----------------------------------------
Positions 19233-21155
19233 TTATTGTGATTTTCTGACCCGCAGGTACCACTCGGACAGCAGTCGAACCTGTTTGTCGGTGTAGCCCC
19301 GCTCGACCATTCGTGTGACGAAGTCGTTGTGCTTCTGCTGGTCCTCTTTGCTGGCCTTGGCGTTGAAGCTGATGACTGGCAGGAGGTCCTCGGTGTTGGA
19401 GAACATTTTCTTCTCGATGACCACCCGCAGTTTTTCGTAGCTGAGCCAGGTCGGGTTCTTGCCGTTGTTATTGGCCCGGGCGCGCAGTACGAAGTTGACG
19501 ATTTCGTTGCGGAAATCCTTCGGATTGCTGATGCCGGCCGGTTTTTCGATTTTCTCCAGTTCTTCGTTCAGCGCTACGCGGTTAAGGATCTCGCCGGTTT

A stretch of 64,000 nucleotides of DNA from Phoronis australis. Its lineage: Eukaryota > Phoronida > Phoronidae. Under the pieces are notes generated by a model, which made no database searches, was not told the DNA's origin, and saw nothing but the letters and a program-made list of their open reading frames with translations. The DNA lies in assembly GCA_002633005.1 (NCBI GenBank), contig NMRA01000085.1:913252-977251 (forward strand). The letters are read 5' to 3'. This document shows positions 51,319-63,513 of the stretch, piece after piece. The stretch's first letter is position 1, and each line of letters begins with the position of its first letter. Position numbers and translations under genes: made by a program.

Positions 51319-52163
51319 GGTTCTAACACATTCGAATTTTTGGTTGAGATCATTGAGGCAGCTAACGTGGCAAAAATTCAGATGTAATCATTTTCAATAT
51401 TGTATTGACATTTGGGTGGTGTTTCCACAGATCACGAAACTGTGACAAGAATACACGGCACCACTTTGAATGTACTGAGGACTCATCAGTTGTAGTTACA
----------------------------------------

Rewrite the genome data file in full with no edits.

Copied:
Positions 19233-21155
19233 TTATTGTGATTTTCTGACCCGCAGGTACCACTCGGACAGCAGTCGAACCTGTTTGTCGGTGTAGCCCC
19301 GCTCGACCATTCGTGTGACGAAGTCGTTGTGCTTCTGCTGGTCCTCTTTGCTGGCCTTGGCGTTGAAGCTGATGACTGGCAGGAGGTCCTCGGTGTTGGA
19401 GAACATTTTCTTCTCGATGACCACCCGCAGTTTTTCGTAGCTGAGCCAGGTCGGGTTCTTGCCGTTGTTATTGGCCCGGGCGCGCAGTACGAAGTTGACG
19501 ATTTCGTTGCGGAAATCCTTCGGATTGCTGATGCCGGCCGGTTTTTCGATTTTCTCCAGTTCTTCGTTCAGCGCTACGCGGTTAAGGATCTCGCCGGTTT

A stretch of 64,000 nucleotides of DNA from Phoronis australis. Its lineage: Eukaryota > Phoronida > Phoronidae. Under the pieces are notes generated by a model, which made no database searches, was not told the DNA's origin, and saw nothing but the letters and a program-made list of their open reading frames with translations. The DNA lies in assembly GCA_002633005.1 (NCBI GenBank), contig NMRA01000085.1:913252-977251 (forward strand). The letters are read 5' to 3'. This document shows positions 51,319-63,513 of the stretch, piece after piece. The stretch's first letter is position 1, and each line of letters begins with the position of its first letter. Position numbers and translations under genes: made by a program.

Positions 51319-52163
51319 GGTTCTAACACATTCGAATTTTTGGTTGAGATCATTGAGGCAGCTAACGTGGCAAAAATTCAGATGTAATCATTTTCAATAT
51401 TGTATTGACATTTGGGTGGTGTTTCCACAGATCACGAAACTGTGACAAGAATACACGGCACCACTTTGAATGTACTGAGGACTCATCAGTTGTAGTTACA